I am a money maker; Win McNamee / Getty Images.
Tuesday is the last day for former Democratic Gov. Terry McAuliffe and Republican first-time candidate Glenn Yingluck to vote in a close contest for governor.
Virginia’s off-air election is often seen as a proxy for the national political mood. This year’s race is of interest to political observers across the country, who say it could tell us what the future holds for both parties in the 2022 midterm elections. There are more than 1.1 million virgins. Vote early Under broader voting rules by Democrats in the state legislature.
It’s a challenging place for Republicans, who lost control of three seats in the state legislature and Congress while in office under former President Donald Trump. Democrats have held the governor’s mansion in the state for the past eight years. He controls both houses of the state legislature, both seats of the US Senate and the majority of the state congressional delegation.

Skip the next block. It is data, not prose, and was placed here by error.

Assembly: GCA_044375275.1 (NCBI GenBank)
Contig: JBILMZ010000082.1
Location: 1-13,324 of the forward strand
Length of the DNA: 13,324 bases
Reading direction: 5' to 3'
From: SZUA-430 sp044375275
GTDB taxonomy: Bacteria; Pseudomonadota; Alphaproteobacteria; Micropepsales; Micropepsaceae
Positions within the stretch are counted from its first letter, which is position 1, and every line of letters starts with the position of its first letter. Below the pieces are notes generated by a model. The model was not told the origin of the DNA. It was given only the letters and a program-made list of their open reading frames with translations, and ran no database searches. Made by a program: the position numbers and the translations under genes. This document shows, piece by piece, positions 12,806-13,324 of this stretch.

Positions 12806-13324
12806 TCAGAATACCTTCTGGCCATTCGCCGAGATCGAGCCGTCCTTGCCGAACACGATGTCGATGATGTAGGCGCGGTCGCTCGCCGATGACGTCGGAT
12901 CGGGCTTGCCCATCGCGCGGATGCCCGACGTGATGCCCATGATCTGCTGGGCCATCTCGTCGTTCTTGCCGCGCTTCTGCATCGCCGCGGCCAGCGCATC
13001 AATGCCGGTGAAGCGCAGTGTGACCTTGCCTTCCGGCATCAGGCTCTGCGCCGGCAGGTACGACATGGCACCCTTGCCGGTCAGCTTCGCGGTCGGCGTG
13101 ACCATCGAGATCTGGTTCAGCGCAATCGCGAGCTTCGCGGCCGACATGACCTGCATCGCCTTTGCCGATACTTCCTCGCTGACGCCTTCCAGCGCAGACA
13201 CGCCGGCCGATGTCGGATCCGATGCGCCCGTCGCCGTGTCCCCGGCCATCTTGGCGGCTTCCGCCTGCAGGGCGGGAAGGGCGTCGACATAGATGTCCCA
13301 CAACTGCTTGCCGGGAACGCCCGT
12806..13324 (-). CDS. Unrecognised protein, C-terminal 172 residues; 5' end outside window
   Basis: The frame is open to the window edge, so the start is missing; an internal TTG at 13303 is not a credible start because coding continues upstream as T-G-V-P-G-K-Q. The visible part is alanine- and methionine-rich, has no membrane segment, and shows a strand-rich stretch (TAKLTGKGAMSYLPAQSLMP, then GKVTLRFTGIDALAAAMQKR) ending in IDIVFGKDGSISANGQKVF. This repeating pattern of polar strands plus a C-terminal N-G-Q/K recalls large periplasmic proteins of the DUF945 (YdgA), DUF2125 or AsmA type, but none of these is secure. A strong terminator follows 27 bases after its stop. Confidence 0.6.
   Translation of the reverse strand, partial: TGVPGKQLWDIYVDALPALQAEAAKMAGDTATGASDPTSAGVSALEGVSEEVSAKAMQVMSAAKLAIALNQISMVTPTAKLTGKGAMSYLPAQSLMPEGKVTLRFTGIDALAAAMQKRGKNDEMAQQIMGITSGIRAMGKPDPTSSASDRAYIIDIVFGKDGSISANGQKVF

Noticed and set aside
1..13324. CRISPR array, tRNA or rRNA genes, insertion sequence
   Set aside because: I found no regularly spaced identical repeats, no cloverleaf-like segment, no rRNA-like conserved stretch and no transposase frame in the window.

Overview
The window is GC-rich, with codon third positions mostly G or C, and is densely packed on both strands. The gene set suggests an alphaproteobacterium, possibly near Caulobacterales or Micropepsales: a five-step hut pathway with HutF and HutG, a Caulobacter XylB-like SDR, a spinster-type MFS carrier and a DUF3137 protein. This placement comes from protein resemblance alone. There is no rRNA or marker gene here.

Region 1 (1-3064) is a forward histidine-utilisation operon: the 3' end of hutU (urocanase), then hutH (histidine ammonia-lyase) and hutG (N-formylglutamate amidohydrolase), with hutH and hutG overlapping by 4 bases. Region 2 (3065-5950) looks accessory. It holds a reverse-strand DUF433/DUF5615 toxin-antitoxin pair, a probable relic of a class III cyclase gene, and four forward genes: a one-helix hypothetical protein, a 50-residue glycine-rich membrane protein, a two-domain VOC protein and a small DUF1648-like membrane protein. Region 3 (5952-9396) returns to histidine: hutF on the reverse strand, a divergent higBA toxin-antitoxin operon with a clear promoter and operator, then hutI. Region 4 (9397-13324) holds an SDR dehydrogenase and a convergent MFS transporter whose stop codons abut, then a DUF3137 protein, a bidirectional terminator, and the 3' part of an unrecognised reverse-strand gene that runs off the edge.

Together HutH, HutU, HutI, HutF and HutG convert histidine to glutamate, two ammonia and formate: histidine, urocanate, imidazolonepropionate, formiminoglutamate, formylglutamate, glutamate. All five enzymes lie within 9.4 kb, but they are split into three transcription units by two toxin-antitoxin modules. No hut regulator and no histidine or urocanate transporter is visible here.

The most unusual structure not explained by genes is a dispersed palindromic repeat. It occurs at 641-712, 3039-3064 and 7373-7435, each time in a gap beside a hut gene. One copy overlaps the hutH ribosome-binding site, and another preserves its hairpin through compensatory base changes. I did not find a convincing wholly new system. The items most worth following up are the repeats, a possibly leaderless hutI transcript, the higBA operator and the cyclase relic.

Recent poll figures, however, show the toughest race in a state, with President Biden winning by ten points. Yingluck – a passionate first-time candidate and wealthy former private equity CEO – has drawn a huge crowd to loudly cheer on his calls to ban the “critical race ideology”, which Not taught in K-12 schools in Virginia.
“We will not teach our children to look at everything through the lens of race,” Yangkin said at a rally outside Richmond on Monday.